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The most comprehensive and most affordable insect biology textbook available. The third edition focuses more on biological principles, highlights the relevance of the subject to students' everyday lives, introduces the latest scientific research, and includes numerous new and/or thoroughly updated insect identification keys. James Whitfield, of the University of Illinois, Urbana-Champaign, joins the author team, bringing a wealth of expertise on molecular analysis relating to development and systematics. In keeping with the changing nature of the entomology course, the text has been recrafted with both entomology majors as well as other interested undergraduates in mind. The revised text introduces key themes, such as evolution, applications to the real world, and new pedagogic tools, making the material even more relevant, interesting, and engaging. At the same time, the text maintains all its original strengths as an authoritative source for the latest discoveries from the lab by thoroughly updating key topics and illustrations. The revision's three-pronged approach- updating of core biological principles, adding new and updated identification keys, and making the material more accessible through pedagogical devices- truly makes Daly and Doyen's Introduction to Insect Biology and Diversity the most comprehensive and affordable entomology text available.
Table of Contents
|Insects as Organisms||p. 1|
|The Insect Body||p. 18|
|The Integument||p. 51|
|Continuity of the Generations: Development and Reproduction||p. 63|
|Maintenance and Movement||p. 92|
|Reception of Stimuli and Integration of Activities||p. 131|
|Social Relationships||p. 162|
|Insect Ecology and Relationships with Other Organisms||p. 181|
|Diversity and Adaptations of Insects in Selected Habitats||p. 183|
|Insects and Vascular Plants||p. 212|
|Entomophagous Insects||p. 232|
|Insects and Microbes||p. 245|
|Medical and Veterinary Entomology||p. 260|
|Pest Management||p. 273|
|Insects and Conservation||p. 297|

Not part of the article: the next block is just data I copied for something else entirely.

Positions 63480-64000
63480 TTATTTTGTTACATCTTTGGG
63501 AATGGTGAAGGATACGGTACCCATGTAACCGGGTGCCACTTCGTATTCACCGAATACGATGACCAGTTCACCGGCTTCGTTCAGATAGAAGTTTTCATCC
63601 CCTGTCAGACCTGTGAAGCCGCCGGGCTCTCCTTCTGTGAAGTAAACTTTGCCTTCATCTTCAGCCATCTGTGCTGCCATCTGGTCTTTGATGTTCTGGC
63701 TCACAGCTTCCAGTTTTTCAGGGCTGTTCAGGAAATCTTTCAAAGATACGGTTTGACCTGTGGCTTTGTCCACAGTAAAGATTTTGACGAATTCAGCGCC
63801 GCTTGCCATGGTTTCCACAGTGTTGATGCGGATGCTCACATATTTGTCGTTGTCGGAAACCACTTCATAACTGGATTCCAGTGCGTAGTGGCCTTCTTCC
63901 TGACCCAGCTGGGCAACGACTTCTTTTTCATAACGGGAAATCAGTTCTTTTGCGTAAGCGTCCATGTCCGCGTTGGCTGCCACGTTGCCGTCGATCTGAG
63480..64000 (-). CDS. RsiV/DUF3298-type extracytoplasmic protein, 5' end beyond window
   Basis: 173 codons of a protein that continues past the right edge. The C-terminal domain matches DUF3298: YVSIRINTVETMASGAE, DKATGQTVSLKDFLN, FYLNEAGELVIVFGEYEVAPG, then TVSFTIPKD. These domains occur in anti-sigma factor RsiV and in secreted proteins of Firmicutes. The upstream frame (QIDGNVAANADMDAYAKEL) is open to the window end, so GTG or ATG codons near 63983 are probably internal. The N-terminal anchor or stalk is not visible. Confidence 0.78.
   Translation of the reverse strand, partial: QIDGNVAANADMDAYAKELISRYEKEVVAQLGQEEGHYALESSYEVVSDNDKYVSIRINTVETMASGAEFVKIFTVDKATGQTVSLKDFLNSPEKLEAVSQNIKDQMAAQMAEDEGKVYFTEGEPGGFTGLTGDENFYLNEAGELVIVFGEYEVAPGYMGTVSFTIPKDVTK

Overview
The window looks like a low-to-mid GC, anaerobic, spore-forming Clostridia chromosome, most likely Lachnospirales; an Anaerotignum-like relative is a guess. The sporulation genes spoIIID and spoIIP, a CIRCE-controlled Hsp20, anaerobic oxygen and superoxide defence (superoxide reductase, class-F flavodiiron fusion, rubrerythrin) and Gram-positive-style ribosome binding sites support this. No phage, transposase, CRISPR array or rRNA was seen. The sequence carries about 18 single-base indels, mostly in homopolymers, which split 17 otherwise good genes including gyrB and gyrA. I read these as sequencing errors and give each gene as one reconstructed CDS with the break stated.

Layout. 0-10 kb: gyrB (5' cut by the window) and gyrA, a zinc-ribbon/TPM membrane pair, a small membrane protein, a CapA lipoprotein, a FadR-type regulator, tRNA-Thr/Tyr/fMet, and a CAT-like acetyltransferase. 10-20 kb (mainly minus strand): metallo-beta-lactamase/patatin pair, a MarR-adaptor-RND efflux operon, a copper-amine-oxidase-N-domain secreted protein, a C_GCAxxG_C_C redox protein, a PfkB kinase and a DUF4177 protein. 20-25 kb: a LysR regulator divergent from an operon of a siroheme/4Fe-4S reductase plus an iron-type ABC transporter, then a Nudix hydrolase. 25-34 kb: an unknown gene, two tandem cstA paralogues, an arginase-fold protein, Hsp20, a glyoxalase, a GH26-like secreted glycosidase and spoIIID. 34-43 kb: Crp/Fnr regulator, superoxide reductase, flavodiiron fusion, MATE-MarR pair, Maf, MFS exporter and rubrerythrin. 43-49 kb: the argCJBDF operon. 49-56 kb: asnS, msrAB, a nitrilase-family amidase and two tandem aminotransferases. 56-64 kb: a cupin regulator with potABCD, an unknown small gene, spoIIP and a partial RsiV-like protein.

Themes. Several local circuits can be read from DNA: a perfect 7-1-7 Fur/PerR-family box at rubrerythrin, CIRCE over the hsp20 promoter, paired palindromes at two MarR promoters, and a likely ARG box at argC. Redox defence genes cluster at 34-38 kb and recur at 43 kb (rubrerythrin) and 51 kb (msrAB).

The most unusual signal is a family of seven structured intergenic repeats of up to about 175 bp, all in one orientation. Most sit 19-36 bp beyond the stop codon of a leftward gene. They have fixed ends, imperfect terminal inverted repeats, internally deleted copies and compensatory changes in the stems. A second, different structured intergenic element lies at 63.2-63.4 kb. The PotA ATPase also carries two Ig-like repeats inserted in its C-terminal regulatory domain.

|Insect Diversity||p. 309|
|The Study of Classification||p. 311|
|An Evolutionary Perspective of the Insects||p. 319|
|Keys to the Orders of Hexapoda||p. 342|
|The Noninsect Hexapoda: Protura, Collembola, and Diplura||p. 351|
|The Apterygote Insects: Archaeognatha and Thysanura||p. 359|
|Order Ephemeroptera (Mayflies)||p. 365|
|Order Odonata (Dragonflies and Damselfhes)||p. 375|
|Order Blattodea (Including Former Isoptera): Cockroaches and Termites||p. 382|
|Order Mantodea (Mantids)||p. 393|
|Order Grylloblattodea (Grylloblattids)||p. 396|
|Order Mantophasmatodea (Heelwalkers or Gladiators)||p. 398|
|Order Dermaptera (Earwigs)||p. 400|
|Order Plecoptera (Stoneflies)||p. 404|
|Order Embiidina (Embioptera, Webspinners, Embiids)||p. 410|
|Order Orthoptera (Grasshoppers, Crickets, etc.)||p. 413|
|Order Phasmatodea (Stick Insects)||p. 419|
|Order Zoraptera (ZorapterAns)||p. 422|
|Order Psocoptera (Psocids, Bark Lice, and Book Lice)||p. 425|
|Order Phthiraptera (Lice)||p. 446|
|Order Hemiptera (Bugs, Leafhoppers, etc.)||p. 451|
|Order Thysanoptera (Thrips)||p. 476|
|Order Megaloptera (Alderflies and Dobsonflies)||p. 481|
|Order Raphidioptera (Snakeflies)||p. 484|
|Order Neuroptera (Lacewings, Ant Lions, etc.)||p. 486|
|Order Coleoptera (Beetles)||p. 493|
|Order Strepsiptera (Twisted Wing Parasites)||p. 525|
|Order Hymenoptera (Bees, Wasps, Ants, etc.)||p. 530|
|Order Mecoptera (Scorpion Flies)||p. 561|
|Order Diptera (Flies)||p. 565|
|Order Siphonaptera (Fleas)||p. 596|
|Order Lepidoptera (Butterflies and Moths)||p. 600|
|Order Trichoptera (Caddisflies)||p. 630|
|Collecting and Preservation||p. 641|
|Taxonomic Index||p. 711|
|Subject Index||p. 721|
|Table of Contents provided by Ingram. All Rights Reserved.|